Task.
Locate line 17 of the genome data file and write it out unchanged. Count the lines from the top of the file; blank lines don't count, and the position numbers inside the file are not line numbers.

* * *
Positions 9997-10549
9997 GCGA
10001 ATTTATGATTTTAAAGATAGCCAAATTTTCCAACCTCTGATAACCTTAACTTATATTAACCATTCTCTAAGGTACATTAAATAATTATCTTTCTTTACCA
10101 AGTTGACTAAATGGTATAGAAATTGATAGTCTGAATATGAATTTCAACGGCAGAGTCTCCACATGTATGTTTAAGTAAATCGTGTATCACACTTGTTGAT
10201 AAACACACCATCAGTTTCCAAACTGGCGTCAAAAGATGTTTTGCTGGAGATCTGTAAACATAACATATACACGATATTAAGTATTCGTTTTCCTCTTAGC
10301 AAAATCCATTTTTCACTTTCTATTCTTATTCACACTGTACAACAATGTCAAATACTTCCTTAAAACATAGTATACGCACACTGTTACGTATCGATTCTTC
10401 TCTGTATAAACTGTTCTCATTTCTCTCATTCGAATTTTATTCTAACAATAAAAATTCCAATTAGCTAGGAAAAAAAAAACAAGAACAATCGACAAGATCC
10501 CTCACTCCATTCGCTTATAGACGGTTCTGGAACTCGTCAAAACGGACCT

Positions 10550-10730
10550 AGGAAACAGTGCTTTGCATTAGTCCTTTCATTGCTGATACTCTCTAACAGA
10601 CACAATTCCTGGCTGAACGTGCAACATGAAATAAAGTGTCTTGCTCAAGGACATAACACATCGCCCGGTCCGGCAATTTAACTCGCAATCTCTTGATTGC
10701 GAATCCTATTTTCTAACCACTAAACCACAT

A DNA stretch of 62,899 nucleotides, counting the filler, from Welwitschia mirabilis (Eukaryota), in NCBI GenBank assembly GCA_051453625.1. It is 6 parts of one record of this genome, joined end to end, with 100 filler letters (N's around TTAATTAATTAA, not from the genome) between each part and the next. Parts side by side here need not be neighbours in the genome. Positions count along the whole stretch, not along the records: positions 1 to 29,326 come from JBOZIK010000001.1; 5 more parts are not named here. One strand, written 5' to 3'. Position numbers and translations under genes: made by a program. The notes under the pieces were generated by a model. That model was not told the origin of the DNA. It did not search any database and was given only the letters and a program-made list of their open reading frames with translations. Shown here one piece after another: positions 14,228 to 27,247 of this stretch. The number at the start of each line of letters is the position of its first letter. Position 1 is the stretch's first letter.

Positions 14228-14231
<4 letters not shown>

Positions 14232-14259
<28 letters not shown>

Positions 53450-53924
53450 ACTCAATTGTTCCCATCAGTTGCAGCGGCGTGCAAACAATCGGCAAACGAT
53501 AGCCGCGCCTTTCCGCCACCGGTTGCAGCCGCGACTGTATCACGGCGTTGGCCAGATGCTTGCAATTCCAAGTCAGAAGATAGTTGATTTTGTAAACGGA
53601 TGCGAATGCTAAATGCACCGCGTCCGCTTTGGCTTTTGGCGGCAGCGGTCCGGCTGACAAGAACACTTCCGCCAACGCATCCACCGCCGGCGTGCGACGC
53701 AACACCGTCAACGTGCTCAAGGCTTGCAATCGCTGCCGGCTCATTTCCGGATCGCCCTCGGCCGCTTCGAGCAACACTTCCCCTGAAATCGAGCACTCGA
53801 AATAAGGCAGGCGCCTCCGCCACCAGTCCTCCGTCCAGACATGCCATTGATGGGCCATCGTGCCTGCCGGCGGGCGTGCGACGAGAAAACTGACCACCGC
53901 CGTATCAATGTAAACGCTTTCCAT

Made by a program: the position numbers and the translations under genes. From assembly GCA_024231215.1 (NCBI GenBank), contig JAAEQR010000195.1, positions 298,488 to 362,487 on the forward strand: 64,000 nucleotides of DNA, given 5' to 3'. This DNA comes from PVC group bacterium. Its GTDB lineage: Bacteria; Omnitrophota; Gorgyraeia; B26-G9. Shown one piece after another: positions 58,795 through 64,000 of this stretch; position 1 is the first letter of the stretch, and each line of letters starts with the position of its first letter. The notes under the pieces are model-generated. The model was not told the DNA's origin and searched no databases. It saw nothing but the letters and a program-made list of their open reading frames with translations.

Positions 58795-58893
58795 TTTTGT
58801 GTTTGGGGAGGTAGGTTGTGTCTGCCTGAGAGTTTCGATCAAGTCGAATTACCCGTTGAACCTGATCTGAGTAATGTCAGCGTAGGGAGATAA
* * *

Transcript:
<28 letters not shown>